Registered nurses Zach Matthews, 25, and Jessica Walls, 29, serve together on the ICU’s rapid response team at Novant Health Forsyth Medical Center in Winston-Salem. They both work in the COVID-19 unit, and shared what the last month has been like.
‘It’s my purpose’
Matthews says there is a lot more stress and anxiety in the hospital right now.
“I can sense it in our patients,” he said. “But personally I am energized to come to work. And I’ve noticed that everyone on our team has been coming in more determined than ever to help our patients get through this pandemic.”
As an ICU nurse, even before the pandemic, Matthews is used to spending his days caring for the critically ill. And he credits his mother, a wound ostomy nurse at the hospital, for inspiring him to go into medicine.
“Taking care of wounds is hard work,” he said, “But getting to watch her over the years and see the fulfillment that she gets out of helping people is what pushed me into the field.”
Matthews went on to earn his nursing degree from the University of North Carolina at Greensboro, and joined the ICU team at Forsyth Medical Center in 2017.
At work, he can be hard to recognize. Like soldiers going into battle, he and his fellow ICU nurses each don their personal protective equipment (PPE) before entering the COVID-19 unit. This process takes several moments to carefully strap on a head covering, eye shield, two protective masks, a gown and gloves, then they check and recheck themselves before entering a patient room.
“In the past we used to be able to just run in and out of rooms,” he said. “But this pandemic has forced us to be more creative in our approach.”
One of those changes includes relocating each IV pole outside of the patient’s room. If something beeps, and a change needs to be made, nurses can now make those changes safely without having to suit up to enter the room. Another change has come in the form of a switch to cluster care nursing. This approach is more commonly performed on the maternity floor of the hospital to allow new moms to have more time to sleep. The idea is to group daily nursing care tasks together to improve efficiency and better protect team members and patients.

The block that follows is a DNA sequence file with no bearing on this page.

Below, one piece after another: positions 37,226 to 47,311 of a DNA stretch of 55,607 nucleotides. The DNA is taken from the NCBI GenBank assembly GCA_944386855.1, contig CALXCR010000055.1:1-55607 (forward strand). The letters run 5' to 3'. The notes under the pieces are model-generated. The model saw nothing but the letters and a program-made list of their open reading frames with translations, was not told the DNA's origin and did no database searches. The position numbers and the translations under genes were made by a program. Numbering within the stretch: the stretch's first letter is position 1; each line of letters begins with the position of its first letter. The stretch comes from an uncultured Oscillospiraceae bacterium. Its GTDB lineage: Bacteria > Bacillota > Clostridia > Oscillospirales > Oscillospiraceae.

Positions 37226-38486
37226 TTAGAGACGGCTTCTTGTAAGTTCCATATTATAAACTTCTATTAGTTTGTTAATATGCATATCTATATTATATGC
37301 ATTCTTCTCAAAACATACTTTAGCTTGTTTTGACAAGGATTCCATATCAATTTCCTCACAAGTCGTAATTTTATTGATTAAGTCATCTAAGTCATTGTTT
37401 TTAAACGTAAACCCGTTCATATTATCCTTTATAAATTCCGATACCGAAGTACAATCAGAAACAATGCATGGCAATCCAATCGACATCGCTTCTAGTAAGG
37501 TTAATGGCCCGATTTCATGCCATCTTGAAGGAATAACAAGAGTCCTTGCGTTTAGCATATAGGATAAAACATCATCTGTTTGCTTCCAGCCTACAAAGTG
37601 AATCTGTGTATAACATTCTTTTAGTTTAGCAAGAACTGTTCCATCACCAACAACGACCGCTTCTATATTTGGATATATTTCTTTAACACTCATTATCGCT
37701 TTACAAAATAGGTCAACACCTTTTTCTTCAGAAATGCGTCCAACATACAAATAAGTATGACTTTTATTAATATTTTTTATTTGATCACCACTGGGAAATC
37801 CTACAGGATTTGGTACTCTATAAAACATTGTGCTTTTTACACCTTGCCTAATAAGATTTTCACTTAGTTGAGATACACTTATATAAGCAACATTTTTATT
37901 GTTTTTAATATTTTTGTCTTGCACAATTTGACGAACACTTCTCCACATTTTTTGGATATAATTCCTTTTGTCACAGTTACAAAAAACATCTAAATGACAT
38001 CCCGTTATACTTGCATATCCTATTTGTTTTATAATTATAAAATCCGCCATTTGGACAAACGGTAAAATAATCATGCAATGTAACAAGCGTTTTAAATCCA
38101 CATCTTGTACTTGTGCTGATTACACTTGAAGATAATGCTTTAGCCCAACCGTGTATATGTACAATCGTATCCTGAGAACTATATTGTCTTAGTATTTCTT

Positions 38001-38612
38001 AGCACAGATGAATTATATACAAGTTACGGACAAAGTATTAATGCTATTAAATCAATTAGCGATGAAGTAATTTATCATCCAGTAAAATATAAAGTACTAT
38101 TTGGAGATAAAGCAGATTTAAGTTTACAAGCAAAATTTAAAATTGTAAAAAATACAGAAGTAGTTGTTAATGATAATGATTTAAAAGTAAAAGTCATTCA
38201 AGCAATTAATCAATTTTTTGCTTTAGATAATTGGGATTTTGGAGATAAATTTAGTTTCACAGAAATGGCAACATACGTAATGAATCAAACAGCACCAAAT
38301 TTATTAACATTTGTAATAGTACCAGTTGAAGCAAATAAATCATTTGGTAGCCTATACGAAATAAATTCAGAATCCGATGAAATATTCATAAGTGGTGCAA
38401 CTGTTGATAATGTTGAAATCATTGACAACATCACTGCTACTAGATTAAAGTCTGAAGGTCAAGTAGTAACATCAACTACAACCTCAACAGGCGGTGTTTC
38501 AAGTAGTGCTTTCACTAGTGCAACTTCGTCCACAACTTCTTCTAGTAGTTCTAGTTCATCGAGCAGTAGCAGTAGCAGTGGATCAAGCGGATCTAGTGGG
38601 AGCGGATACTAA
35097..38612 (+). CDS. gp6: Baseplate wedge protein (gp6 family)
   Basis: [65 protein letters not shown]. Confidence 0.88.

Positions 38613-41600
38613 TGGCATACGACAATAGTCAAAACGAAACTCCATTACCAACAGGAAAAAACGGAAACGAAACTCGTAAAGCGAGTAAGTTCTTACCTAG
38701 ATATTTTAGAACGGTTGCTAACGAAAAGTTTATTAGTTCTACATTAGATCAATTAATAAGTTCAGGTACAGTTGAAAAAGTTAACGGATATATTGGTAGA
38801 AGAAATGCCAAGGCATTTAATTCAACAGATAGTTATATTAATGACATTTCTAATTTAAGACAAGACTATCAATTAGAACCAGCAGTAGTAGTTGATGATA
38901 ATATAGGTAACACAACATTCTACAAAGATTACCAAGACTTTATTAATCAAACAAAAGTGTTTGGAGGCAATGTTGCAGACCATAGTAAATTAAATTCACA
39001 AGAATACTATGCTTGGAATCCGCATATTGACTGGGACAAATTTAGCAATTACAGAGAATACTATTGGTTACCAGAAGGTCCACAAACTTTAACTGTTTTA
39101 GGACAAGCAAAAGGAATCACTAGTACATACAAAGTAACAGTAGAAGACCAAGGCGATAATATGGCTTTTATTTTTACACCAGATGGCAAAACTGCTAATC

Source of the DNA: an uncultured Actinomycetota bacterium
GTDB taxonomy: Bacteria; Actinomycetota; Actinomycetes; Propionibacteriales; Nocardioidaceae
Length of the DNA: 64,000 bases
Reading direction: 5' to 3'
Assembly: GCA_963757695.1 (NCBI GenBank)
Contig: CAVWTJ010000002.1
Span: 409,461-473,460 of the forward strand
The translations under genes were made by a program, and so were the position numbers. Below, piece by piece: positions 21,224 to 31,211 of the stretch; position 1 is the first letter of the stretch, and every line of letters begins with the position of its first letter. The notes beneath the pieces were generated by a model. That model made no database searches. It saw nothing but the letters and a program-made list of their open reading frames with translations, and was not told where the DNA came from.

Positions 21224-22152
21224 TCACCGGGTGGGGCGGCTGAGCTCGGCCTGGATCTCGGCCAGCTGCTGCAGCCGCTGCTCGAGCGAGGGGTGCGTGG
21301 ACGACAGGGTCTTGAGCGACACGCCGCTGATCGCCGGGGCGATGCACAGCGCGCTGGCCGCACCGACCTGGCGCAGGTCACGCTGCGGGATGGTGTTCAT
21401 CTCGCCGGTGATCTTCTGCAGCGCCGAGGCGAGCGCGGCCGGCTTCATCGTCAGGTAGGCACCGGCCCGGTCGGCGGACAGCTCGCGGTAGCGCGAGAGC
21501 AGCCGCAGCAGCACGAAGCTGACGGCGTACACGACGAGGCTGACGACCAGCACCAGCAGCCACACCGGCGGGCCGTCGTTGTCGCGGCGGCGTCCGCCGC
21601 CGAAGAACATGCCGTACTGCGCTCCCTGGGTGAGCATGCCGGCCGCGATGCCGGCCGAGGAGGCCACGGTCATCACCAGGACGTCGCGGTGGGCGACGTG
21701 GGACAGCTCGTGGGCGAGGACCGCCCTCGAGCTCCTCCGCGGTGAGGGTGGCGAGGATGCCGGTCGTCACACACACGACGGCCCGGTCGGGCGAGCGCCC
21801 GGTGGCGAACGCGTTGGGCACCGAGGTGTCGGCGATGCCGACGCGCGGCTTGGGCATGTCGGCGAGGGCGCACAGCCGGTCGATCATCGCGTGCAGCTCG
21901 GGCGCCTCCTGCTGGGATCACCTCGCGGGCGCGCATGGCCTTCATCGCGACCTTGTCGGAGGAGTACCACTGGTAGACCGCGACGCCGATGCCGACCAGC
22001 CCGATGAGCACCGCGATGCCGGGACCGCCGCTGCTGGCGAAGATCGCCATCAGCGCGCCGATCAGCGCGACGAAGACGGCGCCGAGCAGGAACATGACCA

“I feel like God has put me in this place right now for a reason,” he said. “And it’s my purpose in life to help these patients.”
‘Always do one thing better’
The COVID-19 pandemic has also inspired Walls to stay focused on her goals.
“Every day I always want to do one thing better than the day before,” she said. “And when you are treating patients that have the coronavirus, there is no room for complacency.”
Walls’ interest in medicine started in high school after she took a junior explorers class that allowed her to shadow nurses at Forsyth Medical Center. She went on to complete her nursing degree at the University of North Carolina at Wilmington, and joined the ICU team in 2017.
“I enjoy working in the ICU because we get to see patients at their worst moments in life and try our best to help them recover,” she said. “The only difference today is that we are all more aware of what is going on in the world right now, and I think it is important for us to remember to stop and breathe.”
Today she is thankful for her parents, the support of her work family and her fiancé, a fellow ICU nurse. “I’ve learned through this process that we don’t need everything we think we need,” she said. “The things we used to take for granted, I don’t take for granted anymore.”
‘We talk with a smile now’
Ordinarily, Ruth Exis is an assistant daytime nurse manager on the neurology floor at Novant Health Presbyterian Medical Center in Charlotte. She’s still on the same floor, but it’s been converted to a wing dedicated solely to caring for “intermediate” COVID patients. Exis’ team cares for patients who are sick but don’t need a ventilator. Patients requiring a ventilator are in the ICU.
Some patients are scared. They see the news on TV; they know about the rising death toll. They can’t have visitors. Exis and her team do what they can to bridge the gap. Patients weren’t allowed to bring their devices from home. So, some nurses began using their own personal devices to let patients communicate with their families. Exis asked her leader, Jason Cooke, director of nursing critical care and neurosciences at Novant Health Presbyterian Medical Center, about getting an iPad for their floor that nurses could take from room to room.
“He made it happen that day,” she said. “It was the biggest blessing. Everything we’ve asked for, our senior leaders have delivered.”
That includes PPE. That’s a necessity, but it interferes with the relationship between provider and patient. “They can’t see our faces,” Exis said. “They don’t even know what we look like.” Nurses and doctors are so shielded, they don’t always even recognize each other.
“We’ve had to get creative about how we deliver care,” Exis said. “We talk with a smile now.” Patients can’t see it, but they hear it.
“It’s a totally different kind of care we’re giving,” Exis continued.
Yet, Exis said there’s an energy on her floor she’s never felt before. “Teamwork has never been more important,” she said. “These nurses know the whole team has got their back. There’s a new level of trust that has brought a positivity to our unit — one you can feel.” She calls her team “heroic” and said she’s been “amazed by their stamina and compassion.”
What’s more, patients are getting better and being discharged. Each patient who goes home is another team triumph and dose of good cheer.